We sit down with Quantic Dream to get to know more about Omikron2 and why the original game was so heavily delayed.
Today we talked to David Cage, the developer of Omikron: Nomad Soul, at Quantic Dream. Since the company made a lot of noise recently with the cancellation of the PlayStation version of Omikron and the surprise announcement of a Dreamcast version, we thought it would be a good time to find out what else the team is working on. And guess what? Omikron will have a sequel.
GameSpot News: So where does Omikron 2 connect to the first game? Will it be a true sequel, continuing where the first game ended?
David Cage: Yes and no. The story takes place two hundred years after Omikron. At the end of the first episode, a civil war driven by the Awakened destroyed the government, the trusts, and the religion. Omikron 2 tells what happens two hundred years later. The city has changed, a new city has appeared, and a new religion now rules the city. The team is really excited by this sequel (and this is rarely the case when people have to work on a sequel...).
GSN: Were there things you couldn't implement in the first game that you plan to implement into the sequel?
DC: I would rather say that there are things that we want to implement better. Most of the ideas we had were implemented. Now we want to go further to improve each part of the game.
GSN: What was it like to work with someone like David Bowie? Is his involvement also planned for the second Omikron game?
DC: Working with David Bowie and Reeves Gabrels has been a great experience that all the team really enjoyed. I really love the songs he wrote and found them really refreshing for a sci-fi video game. Where most musicians would have written standard techno music, he came up with something really human and different. I think he did a great job and really gave us the will to continue this type of partnership.
GSN: Do you plan to have any other stars in the world of Omikron 2 like Bowie?
DC: Definitely. Our policy for all Quantic Dream titles is to have talented people on board. Not just because they are famous, but because they bring their vision and their talent to the game. We hope to have a singer, of course, but also an actor or a director. Video games are an interesting new field for talented people coming from the movie industry. With Omikron, we tried to come closer to movie standards in its manner of story, acting, and directing.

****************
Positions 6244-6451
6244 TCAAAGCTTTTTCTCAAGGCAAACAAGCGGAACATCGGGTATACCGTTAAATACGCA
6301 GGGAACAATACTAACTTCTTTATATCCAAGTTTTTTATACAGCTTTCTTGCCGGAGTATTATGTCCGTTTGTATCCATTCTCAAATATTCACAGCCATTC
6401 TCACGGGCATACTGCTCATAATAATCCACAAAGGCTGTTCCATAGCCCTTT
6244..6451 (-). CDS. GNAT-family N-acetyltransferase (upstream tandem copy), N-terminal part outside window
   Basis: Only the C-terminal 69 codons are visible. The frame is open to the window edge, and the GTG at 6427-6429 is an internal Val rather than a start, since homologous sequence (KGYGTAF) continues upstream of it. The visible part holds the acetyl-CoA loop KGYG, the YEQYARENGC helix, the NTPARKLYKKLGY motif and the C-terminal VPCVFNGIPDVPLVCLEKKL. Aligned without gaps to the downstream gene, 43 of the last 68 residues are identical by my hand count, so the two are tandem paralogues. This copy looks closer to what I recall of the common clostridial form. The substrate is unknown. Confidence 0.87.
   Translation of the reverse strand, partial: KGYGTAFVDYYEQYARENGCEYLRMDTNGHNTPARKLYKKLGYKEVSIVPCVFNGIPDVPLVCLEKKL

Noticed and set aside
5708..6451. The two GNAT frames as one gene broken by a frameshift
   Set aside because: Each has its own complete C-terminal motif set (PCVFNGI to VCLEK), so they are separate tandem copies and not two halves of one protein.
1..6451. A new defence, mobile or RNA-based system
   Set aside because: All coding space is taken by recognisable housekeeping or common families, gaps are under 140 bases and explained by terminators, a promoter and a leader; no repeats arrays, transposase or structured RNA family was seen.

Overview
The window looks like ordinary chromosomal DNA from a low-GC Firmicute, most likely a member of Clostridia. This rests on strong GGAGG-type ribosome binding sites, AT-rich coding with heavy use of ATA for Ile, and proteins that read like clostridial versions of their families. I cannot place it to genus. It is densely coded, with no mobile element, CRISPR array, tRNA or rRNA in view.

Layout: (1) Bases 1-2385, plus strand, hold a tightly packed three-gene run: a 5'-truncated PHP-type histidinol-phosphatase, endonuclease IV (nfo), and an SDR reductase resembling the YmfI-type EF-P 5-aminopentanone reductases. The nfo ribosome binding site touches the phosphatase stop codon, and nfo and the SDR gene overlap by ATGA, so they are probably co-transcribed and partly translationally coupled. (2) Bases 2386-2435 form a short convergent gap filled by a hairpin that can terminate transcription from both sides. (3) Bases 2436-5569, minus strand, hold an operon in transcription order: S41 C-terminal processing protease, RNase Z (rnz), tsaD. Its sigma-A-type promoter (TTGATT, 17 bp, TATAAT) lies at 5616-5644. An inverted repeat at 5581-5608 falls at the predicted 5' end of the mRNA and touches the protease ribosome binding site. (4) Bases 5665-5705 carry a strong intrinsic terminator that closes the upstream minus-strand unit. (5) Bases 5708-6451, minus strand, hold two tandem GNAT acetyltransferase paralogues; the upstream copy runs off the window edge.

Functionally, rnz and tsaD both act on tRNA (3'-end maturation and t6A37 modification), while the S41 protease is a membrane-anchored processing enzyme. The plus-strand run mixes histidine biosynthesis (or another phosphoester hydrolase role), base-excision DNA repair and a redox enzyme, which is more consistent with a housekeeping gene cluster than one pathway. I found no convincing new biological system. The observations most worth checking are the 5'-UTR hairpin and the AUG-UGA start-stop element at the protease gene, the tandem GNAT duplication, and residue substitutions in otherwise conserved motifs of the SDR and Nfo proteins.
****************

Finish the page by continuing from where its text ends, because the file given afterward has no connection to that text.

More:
GSN: What new features can we expect in the second game? Are you going to change any core parts that you were not happy with in the first game?
DC: We always felt that Omikron was the first step in a new direction. We wanted to give a movie-like experience - with total immersion, good acting, good directing, total freedom for the player, and the ability to make a wide range of actions, including fighting and shooting.
The main thing we were not happy with was the limitations of the action sequences. On Omikron 2, we're working on improving them and creating better integration between the action and the story. We will also leave the first-person view and add the third , for more coherence in the general feel of the game. AI will also be completely redefined. The 3D engine will be improved. There will be also a couple of minor changes, like flying vehicles, plus a couple of surprises....
With Omikron 2, we want to make the second step in the direction of creating interactive real-time 3D movies, with more immersion and more freedom. We hope to take the best of the experience gained from working on Omikron and the positive feedback from gamers.
GSN: Omikron is also being delivered for the Sega Dreamcast. Are there any plans to bring Omikron 2 to the Dreamcast or to the PlayStation2?
DC: We hope so. We would like the PlayStation2 or the Dreamcast to be the lead platform for the sequel rather than the PC. Eidos should make this decision in the coming weeks.
GSN: How long do you think it will take to complete the Omikron 2?
DC: While building Omikron, we developed all the tools we needed. Although major parts of the game will be improved or completely redesigned, the development of the sequel should be faster. We are aiming for a release date in 2001. The total development time should be around 20 months.
GSN: Why was Omikron delayed so dramatically? I remember having read a first preview in a UK-based magazine ages ago.
DC: Thanks for asking this question.... The game was delayed one year, mainly because the development of the tools took longer than expected. The development of Omikron took exactly two and a half years. If you compare this schedule to most of the other games similar in size and scope, you realize that our development time is quite average (if not below average....). Eidos started the marketing and talking to the press very early in the game's development (we showed a prototype at E3 only after a couple of months of development). This is why some people think they heard about us ages ago. But believe me, when you develop a game like Omikron, two and half years seem extremely short.
Autor: Axel Strohm